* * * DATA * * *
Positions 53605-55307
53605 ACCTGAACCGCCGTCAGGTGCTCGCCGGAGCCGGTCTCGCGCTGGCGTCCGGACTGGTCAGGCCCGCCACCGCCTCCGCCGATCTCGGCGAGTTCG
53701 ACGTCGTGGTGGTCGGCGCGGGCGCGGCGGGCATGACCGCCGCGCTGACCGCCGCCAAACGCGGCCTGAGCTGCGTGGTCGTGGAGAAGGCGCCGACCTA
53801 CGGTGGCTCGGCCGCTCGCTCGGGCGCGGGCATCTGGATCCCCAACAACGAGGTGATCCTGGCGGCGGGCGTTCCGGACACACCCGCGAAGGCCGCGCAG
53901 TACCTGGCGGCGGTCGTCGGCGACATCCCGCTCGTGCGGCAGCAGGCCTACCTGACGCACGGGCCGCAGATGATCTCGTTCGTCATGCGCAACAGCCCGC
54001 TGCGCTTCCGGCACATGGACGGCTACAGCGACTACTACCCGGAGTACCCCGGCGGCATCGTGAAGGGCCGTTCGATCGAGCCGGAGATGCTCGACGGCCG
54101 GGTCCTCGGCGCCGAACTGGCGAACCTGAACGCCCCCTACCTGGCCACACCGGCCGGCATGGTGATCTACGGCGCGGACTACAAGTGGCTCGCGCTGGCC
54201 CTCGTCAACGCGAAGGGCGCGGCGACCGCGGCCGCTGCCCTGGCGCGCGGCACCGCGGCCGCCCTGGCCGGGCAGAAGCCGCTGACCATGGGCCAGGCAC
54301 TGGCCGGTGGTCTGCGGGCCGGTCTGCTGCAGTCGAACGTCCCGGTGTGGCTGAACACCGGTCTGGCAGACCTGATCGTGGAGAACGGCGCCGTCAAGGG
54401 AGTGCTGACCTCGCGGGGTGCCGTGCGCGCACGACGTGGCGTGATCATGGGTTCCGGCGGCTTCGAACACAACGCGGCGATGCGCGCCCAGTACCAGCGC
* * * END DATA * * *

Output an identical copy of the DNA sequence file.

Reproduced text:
Positions 53605-55307
53605 ACCTGAACCGCCGTCAGGTGCTCGCCGGAGCCGGTCTCGCGCTGGCGTCCGGACTGGTCAGGCCCGCCACCGCCTCCGCCGATCTCGGCGAGTTCG
53701 ACGTCGTGGTGGTCGGCGCGGGCGCGGCGGGCATGACCGCCGCGCTGACCGCCGCCAAACGCGGCCTGAGCTGCGTGGTCGTGGAGAAGGCGCCGACCTA
53801 CGGTGGCTCGGCCGCTCGCTCGGGCGCGGGCATCTGGATCCCCAACAACGAGGTGATCCTGGCGGCGGGCGTTCCGGACACACCCGCGAAGGCCGCGCAG
53901 TACCTGGCGGCGGTCGTCGGCGACATCCCGCTCGTGCGGCAGCAGGCCTACCTGACGCACGGGCCGCAGATGATCTCGTTCGTCATGCGCAACAGCCCGC
54001 TGCGCTTCCGGCACATGGACGGCTACAGCGACTACTACCCGGAGTACCCCGGCGGCATCGTGAAGGGCCGTTCGATCGAGCCGGAGATGCTCGACGGCCG
54101 GGTCCTCGGCGCCGAACTGGCGAACCTGAACGCCCCCTACCTGGCCACACCGGCCGGCATGGTGATCTACGGCGCGGACTACAAGTGGCTCGCGCTGGCC
54201 CTCGTCAACGCGAAGGGCGCGGCGACCGCGGCCGCTGCCCTGGCGCGCGGCACCGCGGCCGCCCTGGCCGGGCAGAAGCCGCTGACCATGGGCCAGGCAC
54301 TGGCCGGTGGTCTGCGGGCCGGTCTGCTGCAGTCGAACGTCCCGGTGTGGCTGAACACCGGTCTGGCAGACCTGATCGTGGAGAACGGCGCCGTCAAGGG
54401 AGTGCTGACCTCGCGGGGTGCCGTGCGCGCACGACGTGGCGTGATCATGGGTTCCGGCGGCTTCGAACACAACGCGGCGATGCGCGCCCAGTACCAGCGC